Aqueduct breakdowns draw attention
Updated: March 15, 2012, 12:25 PM ETBy David Grening | Daily Racing Form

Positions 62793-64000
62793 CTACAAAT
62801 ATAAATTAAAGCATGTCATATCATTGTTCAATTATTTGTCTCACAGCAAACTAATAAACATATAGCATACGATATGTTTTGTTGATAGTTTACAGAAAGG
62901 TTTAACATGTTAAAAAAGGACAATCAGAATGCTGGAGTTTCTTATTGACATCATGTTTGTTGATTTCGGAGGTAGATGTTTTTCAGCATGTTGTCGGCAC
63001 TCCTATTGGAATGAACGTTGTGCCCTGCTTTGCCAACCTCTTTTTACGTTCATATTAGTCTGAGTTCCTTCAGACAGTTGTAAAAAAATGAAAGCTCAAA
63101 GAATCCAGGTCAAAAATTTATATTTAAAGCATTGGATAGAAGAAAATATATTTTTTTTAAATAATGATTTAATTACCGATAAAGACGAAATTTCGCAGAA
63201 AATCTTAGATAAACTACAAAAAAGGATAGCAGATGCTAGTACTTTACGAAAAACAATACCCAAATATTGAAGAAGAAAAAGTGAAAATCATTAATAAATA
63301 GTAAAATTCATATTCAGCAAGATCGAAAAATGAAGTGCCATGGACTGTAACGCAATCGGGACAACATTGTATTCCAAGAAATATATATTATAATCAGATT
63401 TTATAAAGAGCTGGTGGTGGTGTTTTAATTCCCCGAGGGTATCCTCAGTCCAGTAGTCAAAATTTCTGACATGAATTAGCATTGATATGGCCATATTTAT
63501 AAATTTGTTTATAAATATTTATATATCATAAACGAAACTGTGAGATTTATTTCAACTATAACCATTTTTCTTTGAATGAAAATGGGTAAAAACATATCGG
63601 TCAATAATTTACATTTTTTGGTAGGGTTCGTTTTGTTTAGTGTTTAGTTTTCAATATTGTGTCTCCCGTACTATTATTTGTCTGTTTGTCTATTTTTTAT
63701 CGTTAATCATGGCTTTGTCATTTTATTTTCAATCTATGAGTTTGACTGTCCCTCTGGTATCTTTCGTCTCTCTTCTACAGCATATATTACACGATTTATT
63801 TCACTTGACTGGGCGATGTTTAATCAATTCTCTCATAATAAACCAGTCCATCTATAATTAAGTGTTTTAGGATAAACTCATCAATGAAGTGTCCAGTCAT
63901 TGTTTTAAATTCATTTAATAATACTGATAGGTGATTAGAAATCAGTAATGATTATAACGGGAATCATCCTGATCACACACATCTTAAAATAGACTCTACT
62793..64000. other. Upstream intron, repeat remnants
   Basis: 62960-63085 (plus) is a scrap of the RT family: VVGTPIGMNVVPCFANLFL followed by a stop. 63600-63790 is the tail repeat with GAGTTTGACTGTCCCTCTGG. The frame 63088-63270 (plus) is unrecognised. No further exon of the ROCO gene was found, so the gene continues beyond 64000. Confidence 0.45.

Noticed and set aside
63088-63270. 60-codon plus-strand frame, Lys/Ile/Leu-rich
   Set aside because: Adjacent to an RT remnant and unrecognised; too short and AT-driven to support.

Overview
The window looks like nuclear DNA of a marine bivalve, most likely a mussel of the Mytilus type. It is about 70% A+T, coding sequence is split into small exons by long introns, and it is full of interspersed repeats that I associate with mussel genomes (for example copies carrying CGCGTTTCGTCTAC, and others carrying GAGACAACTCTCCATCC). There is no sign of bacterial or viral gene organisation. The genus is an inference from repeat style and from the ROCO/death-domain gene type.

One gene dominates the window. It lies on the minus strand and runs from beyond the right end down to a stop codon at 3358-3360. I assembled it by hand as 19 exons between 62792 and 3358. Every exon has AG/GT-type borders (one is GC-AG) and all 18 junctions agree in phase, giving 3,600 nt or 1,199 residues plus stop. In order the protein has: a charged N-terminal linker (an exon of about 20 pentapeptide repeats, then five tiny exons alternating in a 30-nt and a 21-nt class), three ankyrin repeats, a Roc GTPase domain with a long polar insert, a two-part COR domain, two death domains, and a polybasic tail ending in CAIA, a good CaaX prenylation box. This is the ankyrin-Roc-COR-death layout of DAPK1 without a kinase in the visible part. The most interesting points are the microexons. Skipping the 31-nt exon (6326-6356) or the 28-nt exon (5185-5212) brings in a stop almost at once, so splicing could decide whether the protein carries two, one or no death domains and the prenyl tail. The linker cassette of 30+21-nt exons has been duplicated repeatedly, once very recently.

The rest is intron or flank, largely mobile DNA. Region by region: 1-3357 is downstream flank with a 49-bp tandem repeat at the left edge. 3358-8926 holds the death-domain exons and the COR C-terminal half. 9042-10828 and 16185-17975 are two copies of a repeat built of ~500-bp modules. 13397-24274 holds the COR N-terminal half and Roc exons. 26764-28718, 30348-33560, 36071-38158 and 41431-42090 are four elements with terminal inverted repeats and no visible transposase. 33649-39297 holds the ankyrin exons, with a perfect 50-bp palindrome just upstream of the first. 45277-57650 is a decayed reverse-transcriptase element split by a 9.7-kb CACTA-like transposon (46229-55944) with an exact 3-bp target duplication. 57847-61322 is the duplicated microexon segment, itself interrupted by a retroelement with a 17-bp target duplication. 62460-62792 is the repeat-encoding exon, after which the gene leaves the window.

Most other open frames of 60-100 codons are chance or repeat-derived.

OZONE PARK, N.Y. -- The rash of breakdowns over Aqueduct's inner track this winter have apparently caught the attention of New York Gov. Andrew Cuomo. On Wednesday, Cuomo's office sent a letter to the New York Racing Association's president, Charles Hayward "advising NYRA to hire a qualified independent investigator or team of investigators to review the circumstances involving these breakdowns, analyze the causes and recommend any necessary action to equine breakdowns at NYRA facilities." The letter, on Cuomo stationery, was signed by Bennett Liebman, Deputy Secretary for Gaming, and Robert Megna, Director of New York State Division of the Budget. Megna is also the chairman of the Franchise Oversight Board, which oversees NYRA's operations. There have been 16 racing fatalities on the inner track since it opened last Nov. 30. Seven of those fatalities have occurred since Feb. 25, including Hillsboro Bay, who sustained a fatal injury to her right foreleg during the running of Wednesday's ninth race. "This pattern of equine loss should not be allowed to continue," the letter reads. Coincidentally, on Wednesday, NYRA announced -- via a paragraph on the Saturday overnight - that racing would move to the main track next Wednesday -- two weeks earlier than scheduled. The letter said that given the fact NYRA has received $15 million in revenue from the Resorts World New York casino that opened in October, NYRA should pay for the investigation. "The scope of the review should include existing policies on disclosures, necropsies, track conditions and pre-race examination of horses," the letter states. "The rules on claiming, veterinary procedures, and drug use must be examined to determine what we can do to promote equine safety. "Everyone understands that horse racing poses risks,'' the letter continued, "but that cannot be an excuse for our inaction. The status quo in all aspects of horse racing is not working, and we need to develop procedures now that work for the horses, riders and the racing public in New York." In a statement issued late Wednesday afternoon, NYRA said, "We will cooperate with the requests made in the letter, and make a recommendation to the Racing and Wagering Board regarding selection of an investigator."
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